Tuesday, January 24, 2006

The Government knows better than the Parents

In an extraordinary High Court ruling on abortion, a Judge ruled that girls under 16 can have an abortion without their parents' knowledge. It was a ruling that will have a profound effect on the rights of parents, yet it was only the sixth item on the evening news and attracted barely a murmur of protest. Had the same case happened in the United States, it would have sparked a national debate.

Supporters of childrens rights will no doubt respond that our level of debate is more mature than the United States and that we have a more measured attitude to abortion, except for the fact that there has been no debate! From stem cell research to euthanasia, from parental rights to gay marriage, one decision after another has been taken at either government level or by various NGOs with little or no public consultation.

You often hear that Britain is becoming more "progressive", but that isn't necessarily the same as being open minded. There is certainly a liberal concensus across the establishment whether its amongst politicians, academics, NGOs or the European Union. But when you all think alike, why bother consulting people?

Which takes me to the subject of the smacking ban.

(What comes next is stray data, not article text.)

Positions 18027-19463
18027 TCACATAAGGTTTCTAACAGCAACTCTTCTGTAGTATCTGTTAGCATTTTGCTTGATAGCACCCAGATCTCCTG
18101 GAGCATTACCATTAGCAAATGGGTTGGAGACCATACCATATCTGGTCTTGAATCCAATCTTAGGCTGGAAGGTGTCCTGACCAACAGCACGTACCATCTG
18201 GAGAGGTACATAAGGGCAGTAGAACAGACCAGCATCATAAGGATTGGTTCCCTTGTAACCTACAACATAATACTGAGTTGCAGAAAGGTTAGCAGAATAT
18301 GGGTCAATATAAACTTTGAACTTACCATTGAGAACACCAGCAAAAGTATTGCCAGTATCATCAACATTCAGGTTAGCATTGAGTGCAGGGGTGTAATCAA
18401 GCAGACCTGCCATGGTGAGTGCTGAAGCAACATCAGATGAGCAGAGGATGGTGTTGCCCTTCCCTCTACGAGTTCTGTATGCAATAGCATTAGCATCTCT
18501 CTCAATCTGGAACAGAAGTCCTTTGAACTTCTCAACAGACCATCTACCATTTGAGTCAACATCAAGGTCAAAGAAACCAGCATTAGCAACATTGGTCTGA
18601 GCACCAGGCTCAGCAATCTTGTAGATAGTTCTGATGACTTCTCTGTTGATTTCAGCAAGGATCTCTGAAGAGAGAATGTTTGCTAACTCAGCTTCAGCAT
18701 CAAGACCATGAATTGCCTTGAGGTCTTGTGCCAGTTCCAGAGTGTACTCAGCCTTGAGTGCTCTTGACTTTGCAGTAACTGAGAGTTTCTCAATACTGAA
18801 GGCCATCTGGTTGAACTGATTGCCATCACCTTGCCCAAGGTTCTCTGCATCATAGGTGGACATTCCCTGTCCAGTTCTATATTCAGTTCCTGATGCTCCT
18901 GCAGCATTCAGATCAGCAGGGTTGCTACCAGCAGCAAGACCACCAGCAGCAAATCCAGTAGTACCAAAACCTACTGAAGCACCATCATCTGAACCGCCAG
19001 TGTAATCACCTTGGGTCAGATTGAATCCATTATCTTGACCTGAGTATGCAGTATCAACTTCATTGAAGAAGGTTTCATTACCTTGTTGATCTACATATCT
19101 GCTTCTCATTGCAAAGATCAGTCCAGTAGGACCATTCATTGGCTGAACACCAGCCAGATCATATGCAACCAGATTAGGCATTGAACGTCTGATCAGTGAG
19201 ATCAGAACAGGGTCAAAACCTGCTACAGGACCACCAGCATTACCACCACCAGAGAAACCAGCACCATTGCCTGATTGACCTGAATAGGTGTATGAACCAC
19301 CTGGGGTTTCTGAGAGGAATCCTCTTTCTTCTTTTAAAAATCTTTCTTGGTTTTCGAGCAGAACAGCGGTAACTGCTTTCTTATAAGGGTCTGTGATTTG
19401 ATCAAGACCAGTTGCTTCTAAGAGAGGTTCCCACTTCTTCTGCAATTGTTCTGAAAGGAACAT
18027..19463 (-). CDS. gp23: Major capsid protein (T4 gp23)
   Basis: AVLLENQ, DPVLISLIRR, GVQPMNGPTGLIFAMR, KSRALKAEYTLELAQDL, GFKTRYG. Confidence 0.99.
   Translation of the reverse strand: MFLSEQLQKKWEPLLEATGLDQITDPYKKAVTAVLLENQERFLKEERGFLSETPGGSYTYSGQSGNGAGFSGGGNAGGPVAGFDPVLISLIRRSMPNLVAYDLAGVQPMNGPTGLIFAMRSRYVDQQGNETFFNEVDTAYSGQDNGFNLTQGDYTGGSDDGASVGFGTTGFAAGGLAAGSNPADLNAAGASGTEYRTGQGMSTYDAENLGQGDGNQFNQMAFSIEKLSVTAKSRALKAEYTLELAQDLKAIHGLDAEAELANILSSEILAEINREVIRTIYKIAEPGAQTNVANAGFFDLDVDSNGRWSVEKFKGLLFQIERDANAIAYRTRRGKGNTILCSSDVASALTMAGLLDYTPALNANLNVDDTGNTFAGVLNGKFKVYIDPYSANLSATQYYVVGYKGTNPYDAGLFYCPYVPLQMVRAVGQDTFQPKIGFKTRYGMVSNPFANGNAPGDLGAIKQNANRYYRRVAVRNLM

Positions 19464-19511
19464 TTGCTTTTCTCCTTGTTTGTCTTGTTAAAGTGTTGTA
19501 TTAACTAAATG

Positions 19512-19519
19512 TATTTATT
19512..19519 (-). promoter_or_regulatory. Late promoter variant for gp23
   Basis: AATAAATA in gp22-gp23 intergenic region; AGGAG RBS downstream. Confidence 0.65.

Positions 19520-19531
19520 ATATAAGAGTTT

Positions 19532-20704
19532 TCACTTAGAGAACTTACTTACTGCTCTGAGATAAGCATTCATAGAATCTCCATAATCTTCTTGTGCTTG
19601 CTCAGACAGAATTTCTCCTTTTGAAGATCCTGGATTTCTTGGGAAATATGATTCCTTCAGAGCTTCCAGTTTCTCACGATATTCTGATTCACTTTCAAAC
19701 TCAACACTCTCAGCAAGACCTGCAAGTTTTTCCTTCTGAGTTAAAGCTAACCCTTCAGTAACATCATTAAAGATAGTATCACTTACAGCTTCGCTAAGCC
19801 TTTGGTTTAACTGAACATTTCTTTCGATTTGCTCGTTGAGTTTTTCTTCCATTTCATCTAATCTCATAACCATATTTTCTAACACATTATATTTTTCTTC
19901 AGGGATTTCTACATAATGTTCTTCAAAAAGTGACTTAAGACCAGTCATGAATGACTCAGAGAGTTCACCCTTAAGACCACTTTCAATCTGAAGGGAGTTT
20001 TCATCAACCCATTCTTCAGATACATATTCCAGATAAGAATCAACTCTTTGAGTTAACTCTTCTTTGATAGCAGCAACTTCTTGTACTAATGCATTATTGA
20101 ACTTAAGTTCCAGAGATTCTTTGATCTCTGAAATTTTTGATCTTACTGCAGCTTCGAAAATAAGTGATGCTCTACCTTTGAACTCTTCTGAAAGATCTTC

Last week, the UK's four child commissioners called for a total ban on smacking. It doesn't really matter that one poll after another has shown most voters are opposed to a ban. A ban is inevitable because the "experts" have spoken and the majority of MPs support them. And the voters will learn to live with it, they don't really have a choice. Ten years ago, you couldn't make a trip to the supermarket without seeing a parent smack their errant child. Now, such a thing has become taboo. It's not that parents have suddenly embraced "progressive" thinking, it's more the fact that they are too scared of being told off by someone, or of being reported to childline.

Step by step, parenting has been nationalised by the Government. I'm not even going to get into the smacking debate, that has already been decided. But what's abundantly clear is that this debate has a whole lot less to do with the supposed rights and wrongs of smacking and whole lot more to do with social control. There are many influential people in the social services, education and in Parliament who are suspicious of the family, distrustful of parental authority, and who regard any form of discipline as abuse. So why stop at smacking? What about parents who shout at their kids? Or who send them to their room without dessert? Anyone who has watched Supernanny will have seen how just five minutes in the naughty chair can drive a child to tears. Who knows, ten years from now even Jo Frost might be beyond the pale. No doubt to some she already is.